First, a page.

In 32 appearances and 33.2 innings, Giles has given up just six runs–five earned, good for an ERA of 1.34. He doesn’t give up many home runs (0.27 per 9), and doesn’t allow much contact–battersare making contact at a rate 67.4% against him, 4th in the NL. He has a 5.33 K/BB ratio, which is 8th in the NL (relievers, min 30 IP), and largely due to his absurd amount (48) of strikeouts. Among NL relievers with at least 30 innings pitched, both his K/9 (12.83) and his K% (38.1%) are in the top five. An interesting and unrelated note–Jake Diekman is right up there with Giles in both those categories.

Giles has an average velocity of 97.1 on his fastball, second in MLB to only cyborg Aroldis Chapman of the Reds. He also throws a nasty slider, and, according to PITCHf/x data, is the 16th most valuable in the league. 32 of his 48 strikeouts (two thirds) have come via the slider, and opponents are hitting just .137/.154/.157 against it. He’s given up just one extra base hit in 208 sliders thrown (0.48%).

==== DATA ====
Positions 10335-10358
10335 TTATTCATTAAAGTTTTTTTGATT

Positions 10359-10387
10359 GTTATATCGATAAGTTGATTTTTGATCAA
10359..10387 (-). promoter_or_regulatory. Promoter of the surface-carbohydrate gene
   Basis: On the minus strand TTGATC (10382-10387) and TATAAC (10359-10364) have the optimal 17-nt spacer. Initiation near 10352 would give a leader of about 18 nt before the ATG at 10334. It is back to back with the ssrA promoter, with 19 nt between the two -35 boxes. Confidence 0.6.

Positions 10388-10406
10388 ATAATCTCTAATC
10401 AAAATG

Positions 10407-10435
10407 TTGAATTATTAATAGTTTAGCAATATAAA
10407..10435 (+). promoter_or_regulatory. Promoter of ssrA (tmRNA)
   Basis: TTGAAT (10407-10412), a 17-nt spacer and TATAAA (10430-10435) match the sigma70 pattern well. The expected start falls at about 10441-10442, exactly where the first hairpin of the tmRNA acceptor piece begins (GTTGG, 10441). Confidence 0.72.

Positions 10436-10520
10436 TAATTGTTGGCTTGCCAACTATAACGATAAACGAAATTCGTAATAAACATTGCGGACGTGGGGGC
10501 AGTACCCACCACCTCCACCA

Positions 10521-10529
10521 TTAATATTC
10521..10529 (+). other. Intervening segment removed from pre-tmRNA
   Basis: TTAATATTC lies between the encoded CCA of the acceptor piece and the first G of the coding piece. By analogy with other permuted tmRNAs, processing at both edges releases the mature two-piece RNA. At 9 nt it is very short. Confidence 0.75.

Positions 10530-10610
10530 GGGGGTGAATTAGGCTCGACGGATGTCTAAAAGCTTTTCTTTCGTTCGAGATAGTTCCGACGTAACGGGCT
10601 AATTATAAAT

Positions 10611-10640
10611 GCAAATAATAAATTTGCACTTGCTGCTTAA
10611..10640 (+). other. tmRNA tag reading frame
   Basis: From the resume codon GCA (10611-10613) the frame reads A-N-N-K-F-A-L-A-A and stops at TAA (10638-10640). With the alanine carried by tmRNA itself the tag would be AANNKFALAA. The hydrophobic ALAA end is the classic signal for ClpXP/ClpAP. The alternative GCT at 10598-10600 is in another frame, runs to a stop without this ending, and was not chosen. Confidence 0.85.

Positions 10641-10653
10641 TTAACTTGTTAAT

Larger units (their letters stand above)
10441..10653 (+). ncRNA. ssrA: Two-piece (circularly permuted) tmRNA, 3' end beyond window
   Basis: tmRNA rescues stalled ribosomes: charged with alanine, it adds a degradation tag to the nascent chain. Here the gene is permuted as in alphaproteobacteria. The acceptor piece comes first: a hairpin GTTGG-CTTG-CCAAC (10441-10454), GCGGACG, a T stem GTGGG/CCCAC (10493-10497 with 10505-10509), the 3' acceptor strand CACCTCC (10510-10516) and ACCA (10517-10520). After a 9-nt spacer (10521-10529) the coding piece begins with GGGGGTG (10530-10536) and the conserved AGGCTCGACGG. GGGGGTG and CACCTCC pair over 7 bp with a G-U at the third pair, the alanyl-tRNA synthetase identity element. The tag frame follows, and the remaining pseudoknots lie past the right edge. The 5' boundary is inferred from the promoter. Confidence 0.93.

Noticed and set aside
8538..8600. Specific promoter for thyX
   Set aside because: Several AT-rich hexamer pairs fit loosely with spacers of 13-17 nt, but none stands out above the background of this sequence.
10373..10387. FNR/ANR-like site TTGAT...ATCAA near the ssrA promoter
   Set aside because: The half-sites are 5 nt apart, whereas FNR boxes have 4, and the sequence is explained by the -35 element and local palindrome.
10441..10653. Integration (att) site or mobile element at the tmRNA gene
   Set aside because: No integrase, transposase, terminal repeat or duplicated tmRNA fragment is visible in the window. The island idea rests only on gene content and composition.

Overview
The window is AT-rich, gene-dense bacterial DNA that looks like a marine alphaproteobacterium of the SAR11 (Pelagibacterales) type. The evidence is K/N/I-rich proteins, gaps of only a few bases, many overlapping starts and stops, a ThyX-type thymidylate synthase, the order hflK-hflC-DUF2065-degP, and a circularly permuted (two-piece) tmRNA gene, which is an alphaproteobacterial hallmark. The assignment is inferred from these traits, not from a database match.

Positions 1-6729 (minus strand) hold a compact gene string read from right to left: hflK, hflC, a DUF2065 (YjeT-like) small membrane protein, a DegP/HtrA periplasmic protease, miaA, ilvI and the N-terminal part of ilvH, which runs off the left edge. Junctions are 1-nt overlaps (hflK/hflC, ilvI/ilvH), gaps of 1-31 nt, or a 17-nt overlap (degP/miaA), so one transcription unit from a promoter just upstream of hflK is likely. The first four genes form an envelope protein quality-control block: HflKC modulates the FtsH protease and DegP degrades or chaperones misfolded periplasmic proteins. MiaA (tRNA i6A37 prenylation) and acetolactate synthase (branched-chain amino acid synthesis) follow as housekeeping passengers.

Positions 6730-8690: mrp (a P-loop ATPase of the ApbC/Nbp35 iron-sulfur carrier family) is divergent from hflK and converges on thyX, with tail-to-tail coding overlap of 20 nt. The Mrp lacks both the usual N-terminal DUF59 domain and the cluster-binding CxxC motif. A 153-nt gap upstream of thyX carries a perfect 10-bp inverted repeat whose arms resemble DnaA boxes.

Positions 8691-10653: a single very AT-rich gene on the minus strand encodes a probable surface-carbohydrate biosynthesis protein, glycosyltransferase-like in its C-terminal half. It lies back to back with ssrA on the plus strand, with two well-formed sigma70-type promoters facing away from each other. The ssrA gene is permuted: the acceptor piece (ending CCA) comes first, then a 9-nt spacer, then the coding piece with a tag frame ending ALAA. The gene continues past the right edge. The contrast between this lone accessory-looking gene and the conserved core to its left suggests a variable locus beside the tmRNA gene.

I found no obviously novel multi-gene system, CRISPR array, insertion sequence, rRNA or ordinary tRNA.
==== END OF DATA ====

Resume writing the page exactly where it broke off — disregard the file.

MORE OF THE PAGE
The fastball-slider combo reminds me of another Phillies closer–Brad Lidge. His fastball velocity hovered around 95 MPH before he began to lose it (the average fell to about 89 MPH by 2011) and his slider was valued at 4th in all of baseball from 2007-2011. About 81.8% of his strikeouts came via his slider, and opponents hit just .190/.251/.301 against it. They’d only make contact on 54.8% of swings against it, and hit just 35 extra base hits in 2202 total pitches seen (1.6%).

PHOTO: (AP/Laurence Kesterson)

PHOTO: (AP/Laurence Kesterson)